It happens to all of us. We look in the mirror, and suddenly those crow’s feet around our eyes or lines across our forehead look frighteningly prominent. And while plenty of women have no issue with growing old gracefully, I’m not one of them. Right around the time I turned 40, I started treating my facial lines with injectables, and haven’t looked back once.

Injectable aesthetic treatments have been around for quite some time, and, in part thanks to social media and oversharing celebs, are now considered a totally acceptable and commonplace way to slow the sands of time. While only a temporary solution, if used regularly they do help keep wrinkles at bay. They can be a great option for people who want to diminish the look of aging skin but don’t want to go to the extremes of surgery, or for people who want to treat wrinkles while still maintaining a natural look.

I’ve used Botox, Juvéderm and most recently, Dysport, all with varying degrees of success. I like the temporary aspect of these treatments, because unlike cosmetic surgery, if I’m not happy with the results of a particular treatment, I know it will eventually fade and I can choose not to use it again. You can also use as much or as little of a product as you like, which gives you more control over your look.


When it comes to beauty injectables, Botox is probably the one you hear about most often.

One of the first treatments on the scene, the FDA approved it for therapeutic use in 1989, and in 2002, it was approved as a temporary aesthetic treatment for frown lines. Otherwise known as botulinum toxin, it comes from a poisonous bacterium that causes muscle paralysis. It is poisonous in large doses, but considered safe in the micro-doses used for treatment.

While the idea of injecting a muscle-freezing poison into one’s face might sound questionable, Botox is one of the most common and most widely used injectable treatments for facial lines, selling more than 100 million vials since its approval in 2002.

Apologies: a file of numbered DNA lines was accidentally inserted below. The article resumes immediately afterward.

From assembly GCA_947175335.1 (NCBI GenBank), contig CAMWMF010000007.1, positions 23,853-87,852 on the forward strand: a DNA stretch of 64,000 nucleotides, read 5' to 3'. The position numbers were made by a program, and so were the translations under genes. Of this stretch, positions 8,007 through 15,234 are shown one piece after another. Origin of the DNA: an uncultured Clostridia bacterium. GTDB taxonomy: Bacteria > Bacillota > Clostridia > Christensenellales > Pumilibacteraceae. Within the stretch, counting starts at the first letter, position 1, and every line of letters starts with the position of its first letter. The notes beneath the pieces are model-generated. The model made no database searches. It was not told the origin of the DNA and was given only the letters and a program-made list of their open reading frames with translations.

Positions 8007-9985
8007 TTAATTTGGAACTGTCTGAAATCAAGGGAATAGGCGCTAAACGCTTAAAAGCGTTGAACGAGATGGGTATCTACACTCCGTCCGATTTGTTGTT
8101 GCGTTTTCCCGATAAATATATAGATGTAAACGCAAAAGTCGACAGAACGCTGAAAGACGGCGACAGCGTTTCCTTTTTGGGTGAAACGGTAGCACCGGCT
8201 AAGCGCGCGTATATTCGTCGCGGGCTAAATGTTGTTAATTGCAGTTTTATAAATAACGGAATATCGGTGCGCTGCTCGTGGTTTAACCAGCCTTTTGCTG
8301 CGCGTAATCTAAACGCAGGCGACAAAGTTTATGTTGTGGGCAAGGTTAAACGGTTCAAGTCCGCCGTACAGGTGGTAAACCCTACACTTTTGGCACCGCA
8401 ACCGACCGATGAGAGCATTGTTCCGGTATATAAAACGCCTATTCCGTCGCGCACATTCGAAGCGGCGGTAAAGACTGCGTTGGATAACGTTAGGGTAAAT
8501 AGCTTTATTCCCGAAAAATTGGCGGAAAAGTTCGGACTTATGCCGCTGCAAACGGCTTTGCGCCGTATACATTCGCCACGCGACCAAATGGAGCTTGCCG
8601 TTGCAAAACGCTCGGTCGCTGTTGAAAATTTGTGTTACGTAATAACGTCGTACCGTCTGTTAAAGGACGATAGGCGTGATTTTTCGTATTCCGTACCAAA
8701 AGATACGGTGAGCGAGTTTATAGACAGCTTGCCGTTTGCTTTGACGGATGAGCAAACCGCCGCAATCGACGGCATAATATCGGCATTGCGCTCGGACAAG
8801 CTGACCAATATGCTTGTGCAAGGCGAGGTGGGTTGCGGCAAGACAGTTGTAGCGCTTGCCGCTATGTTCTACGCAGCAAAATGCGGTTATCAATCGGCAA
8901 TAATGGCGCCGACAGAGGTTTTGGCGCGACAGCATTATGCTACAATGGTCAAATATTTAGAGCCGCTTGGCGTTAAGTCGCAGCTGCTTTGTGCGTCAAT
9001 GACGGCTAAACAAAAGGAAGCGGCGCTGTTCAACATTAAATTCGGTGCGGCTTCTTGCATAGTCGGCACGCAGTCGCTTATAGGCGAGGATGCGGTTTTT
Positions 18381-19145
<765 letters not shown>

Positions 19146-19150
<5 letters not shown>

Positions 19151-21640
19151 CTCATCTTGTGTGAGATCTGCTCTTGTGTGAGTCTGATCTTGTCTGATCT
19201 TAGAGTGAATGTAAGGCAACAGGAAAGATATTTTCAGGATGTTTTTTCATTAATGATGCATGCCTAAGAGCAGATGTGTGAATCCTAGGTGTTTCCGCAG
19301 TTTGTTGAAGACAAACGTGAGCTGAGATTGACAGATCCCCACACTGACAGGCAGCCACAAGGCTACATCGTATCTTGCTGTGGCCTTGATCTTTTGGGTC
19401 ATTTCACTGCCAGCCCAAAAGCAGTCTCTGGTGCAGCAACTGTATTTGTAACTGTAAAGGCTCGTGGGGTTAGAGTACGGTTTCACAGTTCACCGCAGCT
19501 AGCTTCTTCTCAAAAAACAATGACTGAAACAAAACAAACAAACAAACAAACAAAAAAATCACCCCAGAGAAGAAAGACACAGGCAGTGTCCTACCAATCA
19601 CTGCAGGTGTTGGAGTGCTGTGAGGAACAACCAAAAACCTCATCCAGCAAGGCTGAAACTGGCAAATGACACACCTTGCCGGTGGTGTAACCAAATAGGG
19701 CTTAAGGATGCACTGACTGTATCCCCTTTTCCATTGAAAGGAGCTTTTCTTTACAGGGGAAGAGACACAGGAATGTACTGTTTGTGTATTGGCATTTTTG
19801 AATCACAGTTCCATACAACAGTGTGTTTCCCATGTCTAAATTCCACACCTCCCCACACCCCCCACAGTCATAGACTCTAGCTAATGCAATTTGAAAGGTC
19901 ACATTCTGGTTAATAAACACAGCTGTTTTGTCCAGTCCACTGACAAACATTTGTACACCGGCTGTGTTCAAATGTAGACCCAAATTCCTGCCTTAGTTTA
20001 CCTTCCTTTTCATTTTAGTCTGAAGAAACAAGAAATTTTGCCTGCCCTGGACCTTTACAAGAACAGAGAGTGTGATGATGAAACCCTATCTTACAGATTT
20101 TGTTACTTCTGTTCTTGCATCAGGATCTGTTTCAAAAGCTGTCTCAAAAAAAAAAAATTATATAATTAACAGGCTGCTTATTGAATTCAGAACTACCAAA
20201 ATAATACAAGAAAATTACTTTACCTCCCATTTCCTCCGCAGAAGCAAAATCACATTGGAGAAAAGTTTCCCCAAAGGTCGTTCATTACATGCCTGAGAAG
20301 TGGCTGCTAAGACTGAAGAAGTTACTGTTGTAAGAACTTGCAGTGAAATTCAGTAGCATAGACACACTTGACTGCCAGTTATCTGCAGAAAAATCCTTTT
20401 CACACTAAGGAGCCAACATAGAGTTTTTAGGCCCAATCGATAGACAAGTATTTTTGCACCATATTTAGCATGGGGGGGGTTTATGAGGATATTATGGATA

Treatment is an easy, in-office procedure. A very small needle used and pain is minimal, just a slight sting. I’ve received Botox on my forehead and around my eyes, but it can also be used around the mouth and jawline to prevent and minimize wrinkles. My experience has been mostly good, although I’ve had a couple of experiences with heavy-handed estheticians and medical personnel which resulted in some light bruising.

Cost: $400 – $600

Downsides:  Botox can leave bruising at the injection site, and can sometimes create an over-arched “surprised” look around the brow area. Initial treatments only last 3-4 months, so you’ll need to get touch ups a few times a year.


Juvéderm is made from a hyaluronic acid gel. When injected, it fills lines and adds volume, creating a smooth, fresh look. Originally developed in the 1930s, it was initially used for baking, then in the 1990s it started being used as a medical treatment for joint pain and injuries. In 2006, the FDA approved the use of hyaluronic gel as an injectable beauty treatment. Primarily used to fill out the nasal folds on the face, as well as for plumping thinning lips and reducing lip lines, this is a long-lasting treatment with few side effects.

I’ve used Juvéderm to fill in my lips and nasal folds, and while my experience with having my nasal folds injected did result in some bruising and swelling, I was very happy with the lip injections. You can choose how much you want to plump your lips, using a very small amount for a more natural look, or a larger amount if you want something a little more over-the-top. Juvéderm can also last up to a year, which makes it, if not exactly affordable, at least a long-lasting investment.

Cost: $800 – $1,200

Downsides: Juvéderm injections can be painful, especially around the sensitive lip area. Most professionals use a numbing cream prior to injections, which does help. Bruising is common, and sometimes the gel can create a lumpy appearance under the skin.


Dysport is another form of botulinum toxin that blocks muscle movement. Like Botox, it is usually injected into the forehead, primarily to relax the vertical lines between the eyebrows. It was developed around the same time as Botox, and was approved for use in Europe under the name Dysport. It was approved in the U.S. in 2009, and has since become a popular cosmetic treatment option.

Dysport is more diluted than Botox, so the injections spread over a wider region. This can be both good and bad – good if you want to cover more space on your forehead, bad if you only want to target certain fine lines. It’s also less expensive, which is a plus for those of us who don’t want to break the bank on beauty treatments.

I’ve used Dysport for my forehead lines and crow’s feet, and didn’t notice any difference between it and Botox, except the price. Some patients claim that Dysport lasts longer, but evidence on that seems to be anecdotal at best, and for me, it lasted about four months.

Cost: $300 – $400

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About Jody Ellis

Jody Ellis is a freelance writer who specializes in beauty, health, travel, fashion and social justice. She is currently part of a fellowship with Community Change, a non-profit focused on writing about social policies that impact low-income families. Her work has appeared in publications such as LennyLetter, Huffington Post, BBC Future Planet, Civil Eats and Eater.

View all posts by Jody Ellis

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